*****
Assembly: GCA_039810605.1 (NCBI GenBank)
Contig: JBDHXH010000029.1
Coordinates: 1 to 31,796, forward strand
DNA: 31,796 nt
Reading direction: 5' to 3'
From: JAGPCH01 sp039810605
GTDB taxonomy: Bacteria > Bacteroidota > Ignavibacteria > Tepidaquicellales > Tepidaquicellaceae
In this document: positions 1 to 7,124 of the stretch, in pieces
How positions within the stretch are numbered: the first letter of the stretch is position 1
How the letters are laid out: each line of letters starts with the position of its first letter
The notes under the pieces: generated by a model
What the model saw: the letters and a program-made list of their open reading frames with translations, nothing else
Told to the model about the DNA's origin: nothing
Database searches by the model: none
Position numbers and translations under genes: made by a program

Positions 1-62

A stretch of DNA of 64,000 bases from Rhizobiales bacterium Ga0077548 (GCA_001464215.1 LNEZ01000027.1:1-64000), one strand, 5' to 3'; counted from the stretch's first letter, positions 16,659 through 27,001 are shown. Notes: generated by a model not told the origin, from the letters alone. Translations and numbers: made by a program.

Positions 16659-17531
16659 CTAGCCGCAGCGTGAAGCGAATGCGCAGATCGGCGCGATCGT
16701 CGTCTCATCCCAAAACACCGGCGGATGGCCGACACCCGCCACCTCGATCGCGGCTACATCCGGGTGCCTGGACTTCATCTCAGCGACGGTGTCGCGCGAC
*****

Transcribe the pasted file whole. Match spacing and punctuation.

Assembly: GCA_039810605.1 (NCBI GenBank)
Contig: JBDHXH010000029.1
Coordinates: 1 to 31,796, forward strand
DNA: 31,796 nt
Reading direction: 5' to 3'
From: JAGPCH01 sp039810605
GTDB taxonomy: Bacteria > Bacteroidota > Ignavibacteria > Tepidaquicellales > Tepidaquicellaceae
In this document: positions 1 to 7,124 of the stretch, in pieces
How positions within the stretch are numbered: the first letter of the stretch is position 1
How the letters are laid out: each line of letters starts with the position of its first letter
The notes under the pieces: generated by a model
What the model saw: the letters and a program-made list of their open reading frames with translations, nothing else
Told to the model about the DNA's origin: nothing
Database searches by the model: none
Position numbers and translations under genes: made by a program

Positions 1-62

A stretch of DNA of 64,000 bases from Rhizobiales bacterium Ga0077548 (GCA_001464215.1 LNEZ01000027.1:1-64000), one strand, 5' to 3'; counted from the stretch's first letter, positions 16,659 through 27,001 are shown. Notes: generated by a model not told the origin, from the letters alone. Translations and numbers: made by a program.

Positions 16659-17531
16659 CTAGCCGCAGCGTGAAGCGAATGCGCAGATCGGCGCGATCGT
16701 CGTCTCATCCCAAAACACCGGCGGATGGCCGACACCCGCCACCTCGATCGCGGCTACATCCGGGTGCCTGGACTTCATCTCAGCGACGGTGTCGCGCGAC